Reinstall the spring and the seat, just like the other side. This plate here with the spring, got to put the spring back on it, slides into the parking brake arm and shoe. Just separate this one a little bit. Pull it apart. Just get it lined up. It fits together like that. These springs have a hook. The hook is going to go around this portion here, and here is going to slide into the opening, to the bottom of the brake shoe right here. Put that in place, then grab them with pliers.

Pull them down and over that pin. Just make sure that that shoe fits into that slot and compresses that spring, because these two shoes should be resting on this pivot point here. Just making sure everything's connected, so all of our parking brake hardware is now in the correct place. Reconnect the electrical connector for the ABS sensor. There it is. Didn't make a loud click, but it clicked and it locked in place. Install the rotor backwards.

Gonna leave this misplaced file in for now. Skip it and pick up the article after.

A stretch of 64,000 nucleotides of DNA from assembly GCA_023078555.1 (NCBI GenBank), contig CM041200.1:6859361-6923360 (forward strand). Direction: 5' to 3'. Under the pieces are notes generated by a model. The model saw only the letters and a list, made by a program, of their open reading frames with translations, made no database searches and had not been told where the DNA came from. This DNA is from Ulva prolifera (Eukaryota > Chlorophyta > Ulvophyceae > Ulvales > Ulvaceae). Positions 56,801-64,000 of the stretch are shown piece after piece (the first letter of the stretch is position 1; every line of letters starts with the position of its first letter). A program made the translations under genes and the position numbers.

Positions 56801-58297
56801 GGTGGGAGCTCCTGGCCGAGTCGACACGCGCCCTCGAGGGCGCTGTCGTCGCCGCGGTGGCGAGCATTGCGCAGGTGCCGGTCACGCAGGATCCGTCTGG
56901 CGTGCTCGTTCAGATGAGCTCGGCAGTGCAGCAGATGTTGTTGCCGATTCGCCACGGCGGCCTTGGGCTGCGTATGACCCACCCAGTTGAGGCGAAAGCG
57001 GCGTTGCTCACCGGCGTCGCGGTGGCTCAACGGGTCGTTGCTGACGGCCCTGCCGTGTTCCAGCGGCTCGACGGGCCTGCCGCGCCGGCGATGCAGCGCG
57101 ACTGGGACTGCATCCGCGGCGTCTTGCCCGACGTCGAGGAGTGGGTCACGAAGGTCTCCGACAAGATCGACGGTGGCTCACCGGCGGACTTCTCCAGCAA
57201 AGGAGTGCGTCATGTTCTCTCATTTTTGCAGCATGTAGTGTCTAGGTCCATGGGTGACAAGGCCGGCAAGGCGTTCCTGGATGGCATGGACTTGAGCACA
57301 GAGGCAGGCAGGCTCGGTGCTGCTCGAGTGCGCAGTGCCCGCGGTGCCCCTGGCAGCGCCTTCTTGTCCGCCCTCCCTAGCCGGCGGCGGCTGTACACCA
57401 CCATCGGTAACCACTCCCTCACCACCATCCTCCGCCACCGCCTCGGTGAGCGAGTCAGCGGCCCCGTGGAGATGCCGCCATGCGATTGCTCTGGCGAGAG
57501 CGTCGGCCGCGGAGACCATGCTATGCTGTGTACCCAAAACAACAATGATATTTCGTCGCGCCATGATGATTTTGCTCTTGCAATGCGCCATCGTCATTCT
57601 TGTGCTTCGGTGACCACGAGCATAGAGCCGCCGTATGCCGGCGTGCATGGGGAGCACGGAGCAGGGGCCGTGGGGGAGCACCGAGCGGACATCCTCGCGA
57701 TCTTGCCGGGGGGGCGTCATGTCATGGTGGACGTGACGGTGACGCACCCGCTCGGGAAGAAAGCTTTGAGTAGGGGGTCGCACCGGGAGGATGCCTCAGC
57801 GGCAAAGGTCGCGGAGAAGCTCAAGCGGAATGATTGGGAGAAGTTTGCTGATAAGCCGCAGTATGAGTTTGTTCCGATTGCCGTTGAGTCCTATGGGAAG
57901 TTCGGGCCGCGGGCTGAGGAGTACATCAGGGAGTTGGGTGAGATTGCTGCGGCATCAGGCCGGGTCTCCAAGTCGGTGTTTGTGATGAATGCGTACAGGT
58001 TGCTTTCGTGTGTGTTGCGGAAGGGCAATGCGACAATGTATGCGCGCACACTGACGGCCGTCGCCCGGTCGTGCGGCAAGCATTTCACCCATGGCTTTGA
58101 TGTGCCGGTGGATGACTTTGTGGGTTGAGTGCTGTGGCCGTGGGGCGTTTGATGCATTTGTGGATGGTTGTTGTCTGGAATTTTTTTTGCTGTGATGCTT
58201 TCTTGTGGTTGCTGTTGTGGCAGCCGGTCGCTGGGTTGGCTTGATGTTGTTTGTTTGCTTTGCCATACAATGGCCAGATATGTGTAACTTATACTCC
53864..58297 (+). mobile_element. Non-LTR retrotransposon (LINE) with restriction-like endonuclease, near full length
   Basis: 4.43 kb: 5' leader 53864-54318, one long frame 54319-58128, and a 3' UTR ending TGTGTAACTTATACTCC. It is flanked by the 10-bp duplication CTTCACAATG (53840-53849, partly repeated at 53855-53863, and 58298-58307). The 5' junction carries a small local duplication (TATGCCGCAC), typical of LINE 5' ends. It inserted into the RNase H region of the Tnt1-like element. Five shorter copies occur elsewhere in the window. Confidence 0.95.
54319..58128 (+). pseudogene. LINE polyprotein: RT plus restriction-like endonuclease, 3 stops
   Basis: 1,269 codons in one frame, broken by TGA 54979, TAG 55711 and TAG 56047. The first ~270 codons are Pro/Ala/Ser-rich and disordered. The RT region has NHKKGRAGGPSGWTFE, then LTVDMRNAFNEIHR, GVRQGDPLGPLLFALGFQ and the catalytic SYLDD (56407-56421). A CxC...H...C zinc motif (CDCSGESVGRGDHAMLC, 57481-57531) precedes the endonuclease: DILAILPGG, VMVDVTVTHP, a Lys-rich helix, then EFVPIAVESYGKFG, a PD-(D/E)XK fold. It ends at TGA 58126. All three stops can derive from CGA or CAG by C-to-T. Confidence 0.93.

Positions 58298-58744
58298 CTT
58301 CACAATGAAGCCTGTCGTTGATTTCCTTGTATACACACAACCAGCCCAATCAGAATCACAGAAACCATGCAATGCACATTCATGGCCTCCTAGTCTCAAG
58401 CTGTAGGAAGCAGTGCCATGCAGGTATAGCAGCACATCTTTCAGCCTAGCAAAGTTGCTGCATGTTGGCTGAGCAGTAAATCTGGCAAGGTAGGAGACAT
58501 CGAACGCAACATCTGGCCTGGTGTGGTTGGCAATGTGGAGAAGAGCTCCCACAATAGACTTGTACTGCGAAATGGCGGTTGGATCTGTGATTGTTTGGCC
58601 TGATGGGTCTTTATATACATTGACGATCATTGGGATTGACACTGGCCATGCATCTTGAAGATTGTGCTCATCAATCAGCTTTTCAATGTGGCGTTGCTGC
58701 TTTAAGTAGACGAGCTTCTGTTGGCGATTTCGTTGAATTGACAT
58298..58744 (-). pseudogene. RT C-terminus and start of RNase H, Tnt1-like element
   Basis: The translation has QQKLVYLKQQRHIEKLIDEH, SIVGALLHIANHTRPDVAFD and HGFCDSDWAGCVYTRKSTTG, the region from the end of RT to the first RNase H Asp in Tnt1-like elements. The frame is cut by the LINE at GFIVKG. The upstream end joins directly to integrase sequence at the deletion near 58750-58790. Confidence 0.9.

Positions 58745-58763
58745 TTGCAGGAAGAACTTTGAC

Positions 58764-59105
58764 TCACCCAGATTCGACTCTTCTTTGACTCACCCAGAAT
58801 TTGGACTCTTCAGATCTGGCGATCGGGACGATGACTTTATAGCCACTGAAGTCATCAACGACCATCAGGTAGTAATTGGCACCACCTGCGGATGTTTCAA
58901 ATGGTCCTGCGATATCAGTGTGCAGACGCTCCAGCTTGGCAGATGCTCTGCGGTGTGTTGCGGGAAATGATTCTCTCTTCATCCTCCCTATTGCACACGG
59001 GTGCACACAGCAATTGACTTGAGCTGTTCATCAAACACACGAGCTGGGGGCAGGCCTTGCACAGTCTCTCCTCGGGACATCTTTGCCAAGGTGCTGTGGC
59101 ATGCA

Take your brake parts cleaner, and clean off the oil that comes on these, so they don't rust while they're shipped. Flip it over. Make sure you install it in a way that this hole lines up with one of the openings here, so you can adjust the parking brake. I've taken the caliper off of our bungee cord. I'm going to take one of the old brake pads, take a C-clamp, and then what I'm going to do is gently compress the caliper to press the piston into the body.

That way, when we put our new pads in it will slide right together. Just going to rest the caliper like that. Take our brake parts cleaner, clean it off. Reinstall our caliper bracket. Get the top one caught first. That makes it a little bit easier. I can install the bottom one. It's a little easier because it just hangs on the top one. Reach in behind here. Get that bracket lined up. Use the 14 millimeter ratcheting wrench to snug these up.